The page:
February 20, 2002 | By: Aimee D. Heald
LEXINGTON, KY.

Newborn foals bounding across Bluegrass pastures is a sign to Kentuckians that spring is on the way. Horse owners and breeders can make the foaling process easier on themselves and their mares by paying careful attention to some important details.

“The biggest thing is making sure the mare’s vaccination and worming programs are up-to-date, so that the colostrum will be good quality,” said University of Kentucky horse specialist Bob Coleman. “And to follow up with that, make sure the foal has enough colostrum. If the mare’s been streaming milk two weeks prior to foaling, chances are there won’t be enough colostrum. If you aren’t sure what to do, talk to a veterinarian. Some vets will have a supply of colostrum on hand, check with them if you need it.”

Mares carry their foals anywhere from 335 to 342 days, depending on such factors as the foal’s sex and the time of year. Coleman suggested that mares be moved to the foaling area between four and six weeks before the estimated foaling date, so they can become comfortable.

“Because foaling areas are usually so much closer to the main farm facility, it’s easier to keep an eye on mares, especially at night, “ he said.

Once the foaling process begins, it usually goes in three stages. Stage I is the preparation phase and Coleman said it can last from 30 minutes to several hours. The mare will be experiencing contractions and may appear restless and the owner may think she is experiencing mild colic. When the mare’s water breaks, releasing amniotic fluid to lubricate the birth canal, stage II is about to begin.

Delivery of the foal is stage II, lasting anywhere from 20 to 30 minutes. The mare will have strong contractions. When the foal begins to appear, its front feet should come first and be facing down, Coleman said.

“After the foal is out, make sure the sac is broken so the foal will be able to breathe,” he said. “It’s not uncommon for the pair to rest up to 20 minutes after birth.”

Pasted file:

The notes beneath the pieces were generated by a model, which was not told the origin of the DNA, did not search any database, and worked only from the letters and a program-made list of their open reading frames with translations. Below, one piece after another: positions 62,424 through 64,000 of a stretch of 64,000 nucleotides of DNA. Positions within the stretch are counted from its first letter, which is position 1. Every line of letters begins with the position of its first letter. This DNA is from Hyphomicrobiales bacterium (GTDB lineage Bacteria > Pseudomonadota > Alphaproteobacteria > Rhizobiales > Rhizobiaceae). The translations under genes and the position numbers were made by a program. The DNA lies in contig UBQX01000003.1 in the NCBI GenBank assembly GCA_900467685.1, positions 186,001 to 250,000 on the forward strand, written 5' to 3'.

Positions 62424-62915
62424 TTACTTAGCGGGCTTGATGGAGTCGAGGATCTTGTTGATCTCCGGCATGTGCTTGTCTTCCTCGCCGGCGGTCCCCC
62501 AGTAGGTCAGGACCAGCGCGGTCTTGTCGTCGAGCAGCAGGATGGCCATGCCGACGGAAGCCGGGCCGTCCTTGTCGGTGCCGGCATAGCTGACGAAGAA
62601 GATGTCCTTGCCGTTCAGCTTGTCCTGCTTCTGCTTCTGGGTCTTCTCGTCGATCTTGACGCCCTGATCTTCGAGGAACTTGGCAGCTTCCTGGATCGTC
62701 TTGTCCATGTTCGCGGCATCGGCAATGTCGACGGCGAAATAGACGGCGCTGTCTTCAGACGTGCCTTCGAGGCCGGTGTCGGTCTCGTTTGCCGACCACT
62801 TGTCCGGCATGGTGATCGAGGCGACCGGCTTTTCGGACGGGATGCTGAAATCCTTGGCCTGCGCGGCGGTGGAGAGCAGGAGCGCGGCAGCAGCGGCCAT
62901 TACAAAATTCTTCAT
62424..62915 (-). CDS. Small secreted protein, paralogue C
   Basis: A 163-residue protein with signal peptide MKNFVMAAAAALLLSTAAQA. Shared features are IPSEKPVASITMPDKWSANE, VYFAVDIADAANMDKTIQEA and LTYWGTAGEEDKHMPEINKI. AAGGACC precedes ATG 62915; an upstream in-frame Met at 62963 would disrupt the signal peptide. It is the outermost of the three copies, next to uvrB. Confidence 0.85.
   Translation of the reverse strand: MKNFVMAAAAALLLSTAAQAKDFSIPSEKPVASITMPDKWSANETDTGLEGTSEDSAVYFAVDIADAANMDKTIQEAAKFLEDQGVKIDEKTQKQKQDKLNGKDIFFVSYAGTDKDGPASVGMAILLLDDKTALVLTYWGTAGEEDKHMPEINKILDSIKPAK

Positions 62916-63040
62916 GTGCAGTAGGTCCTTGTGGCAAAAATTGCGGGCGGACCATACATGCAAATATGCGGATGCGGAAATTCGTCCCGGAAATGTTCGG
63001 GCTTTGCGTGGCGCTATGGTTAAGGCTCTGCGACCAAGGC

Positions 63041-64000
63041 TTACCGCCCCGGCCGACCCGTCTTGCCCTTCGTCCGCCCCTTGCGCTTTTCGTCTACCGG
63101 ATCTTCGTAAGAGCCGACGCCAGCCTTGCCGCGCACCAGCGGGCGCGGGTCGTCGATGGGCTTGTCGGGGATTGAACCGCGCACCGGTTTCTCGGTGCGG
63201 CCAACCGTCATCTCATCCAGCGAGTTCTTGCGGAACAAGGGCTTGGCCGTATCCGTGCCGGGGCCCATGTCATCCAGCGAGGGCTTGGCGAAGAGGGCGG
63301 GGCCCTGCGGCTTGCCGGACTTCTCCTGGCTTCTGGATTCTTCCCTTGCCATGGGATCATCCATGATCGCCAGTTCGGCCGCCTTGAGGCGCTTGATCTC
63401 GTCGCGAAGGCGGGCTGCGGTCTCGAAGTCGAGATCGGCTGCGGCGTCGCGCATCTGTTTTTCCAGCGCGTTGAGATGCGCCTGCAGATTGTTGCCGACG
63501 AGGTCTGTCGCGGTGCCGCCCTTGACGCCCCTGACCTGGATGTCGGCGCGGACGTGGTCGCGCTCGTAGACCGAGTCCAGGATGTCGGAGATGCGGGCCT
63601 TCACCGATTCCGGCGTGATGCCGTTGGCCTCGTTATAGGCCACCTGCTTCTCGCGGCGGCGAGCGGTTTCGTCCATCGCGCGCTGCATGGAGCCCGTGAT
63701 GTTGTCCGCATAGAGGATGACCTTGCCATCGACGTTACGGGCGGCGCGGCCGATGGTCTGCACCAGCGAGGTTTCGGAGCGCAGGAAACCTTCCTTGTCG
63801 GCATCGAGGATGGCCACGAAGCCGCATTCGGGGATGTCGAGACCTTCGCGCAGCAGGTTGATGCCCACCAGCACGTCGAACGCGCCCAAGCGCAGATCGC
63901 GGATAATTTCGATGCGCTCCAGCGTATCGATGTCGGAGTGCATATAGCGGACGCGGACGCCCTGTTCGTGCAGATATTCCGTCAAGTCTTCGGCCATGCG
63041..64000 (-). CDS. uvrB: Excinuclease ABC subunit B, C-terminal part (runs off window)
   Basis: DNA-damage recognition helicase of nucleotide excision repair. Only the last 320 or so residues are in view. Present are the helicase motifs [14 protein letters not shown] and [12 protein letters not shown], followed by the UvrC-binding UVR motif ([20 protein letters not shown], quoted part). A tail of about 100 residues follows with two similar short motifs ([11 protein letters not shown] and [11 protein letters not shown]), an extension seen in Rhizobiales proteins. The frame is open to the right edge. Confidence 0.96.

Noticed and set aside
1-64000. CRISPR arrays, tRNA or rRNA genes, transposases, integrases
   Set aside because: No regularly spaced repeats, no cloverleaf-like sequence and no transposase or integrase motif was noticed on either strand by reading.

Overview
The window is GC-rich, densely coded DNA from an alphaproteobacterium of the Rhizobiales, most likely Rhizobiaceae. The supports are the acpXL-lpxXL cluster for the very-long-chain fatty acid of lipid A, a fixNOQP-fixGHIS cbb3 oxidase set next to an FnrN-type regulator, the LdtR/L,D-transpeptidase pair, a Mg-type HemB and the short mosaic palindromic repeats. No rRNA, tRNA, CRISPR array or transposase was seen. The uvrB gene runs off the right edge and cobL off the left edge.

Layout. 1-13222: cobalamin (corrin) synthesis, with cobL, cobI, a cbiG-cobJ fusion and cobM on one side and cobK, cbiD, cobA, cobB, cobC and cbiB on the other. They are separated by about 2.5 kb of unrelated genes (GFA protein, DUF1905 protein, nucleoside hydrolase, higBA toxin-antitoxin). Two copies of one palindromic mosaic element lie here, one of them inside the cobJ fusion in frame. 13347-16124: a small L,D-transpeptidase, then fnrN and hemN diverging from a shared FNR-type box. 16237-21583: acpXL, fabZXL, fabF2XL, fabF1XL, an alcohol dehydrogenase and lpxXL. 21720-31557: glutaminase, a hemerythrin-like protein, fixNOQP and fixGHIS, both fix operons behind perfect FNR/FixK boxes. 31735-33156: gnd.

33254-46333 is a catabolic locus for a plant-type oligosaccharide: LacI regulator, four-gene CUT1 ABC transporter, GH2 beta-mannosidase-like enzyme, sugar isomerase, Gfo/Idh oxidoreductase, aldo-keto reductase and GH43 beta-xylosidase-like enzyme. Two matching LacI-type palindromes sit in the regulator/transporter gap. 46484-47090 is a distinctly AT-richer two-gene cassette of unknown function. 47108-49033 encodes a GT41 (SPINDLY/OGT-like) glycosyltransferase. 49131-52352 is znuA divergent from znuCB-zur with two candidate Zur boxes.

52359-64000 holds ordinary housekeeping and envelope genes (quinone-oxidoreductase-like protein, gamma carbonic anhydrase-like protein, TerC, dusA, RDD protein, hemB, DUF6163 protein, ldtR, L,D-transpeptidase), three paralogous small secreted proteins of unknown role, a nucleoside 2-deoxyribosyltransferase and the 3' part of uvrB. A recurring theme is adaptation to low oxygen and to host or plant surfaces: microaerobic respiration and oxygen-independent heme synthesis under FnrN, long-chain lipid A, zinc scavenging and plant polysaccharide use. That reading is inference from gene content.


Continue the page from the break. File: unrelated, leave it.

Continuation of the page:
The expulsion of the placenta is stage III and it occurs 30 minutes to three hours after delivery. If the placenta has not been delivered after four hours, Coleman recommended calling a veterinarian.

After the foal has been delivered and has had a chance to rest, Coleman said special care should be taken to make sure the umbilical cord is treated with an antibacterial solution to prevent infection. Since foals usually want to start nursing anywhere from 30 minutes to two hours after birth, Coleman said it is a good idea to wash the mare’s udder.

“It’s very important for foals to receive the first milk,” he said. “It contains colostrum, which gives foals the antibodies they need until their own immune system is strong enough to produce them. Because of the nature of colostrum, the foal needs to consume it in the first six to eight hours and by 24 hours of age.”

Also, the foal should pass its first waste, called mecomium, within the first 12 hours of life.

Coleman said if the weather is nice, it’s good to get the foals outside as soon as possible. But he also cautioned that weaker foals should be given time inside to catch up and rest and not be pushed to go out too soon.

“As much as you should be aware of what’s going on during the foaling process, and as exciting as it is to watch a foal be born, don’t get too carried away,” he said. “Let a mare be a mare and a foal be a foal, and just don’t intrude anymore than necessary.”

Contact: 

Bob Coleman  859-257-9451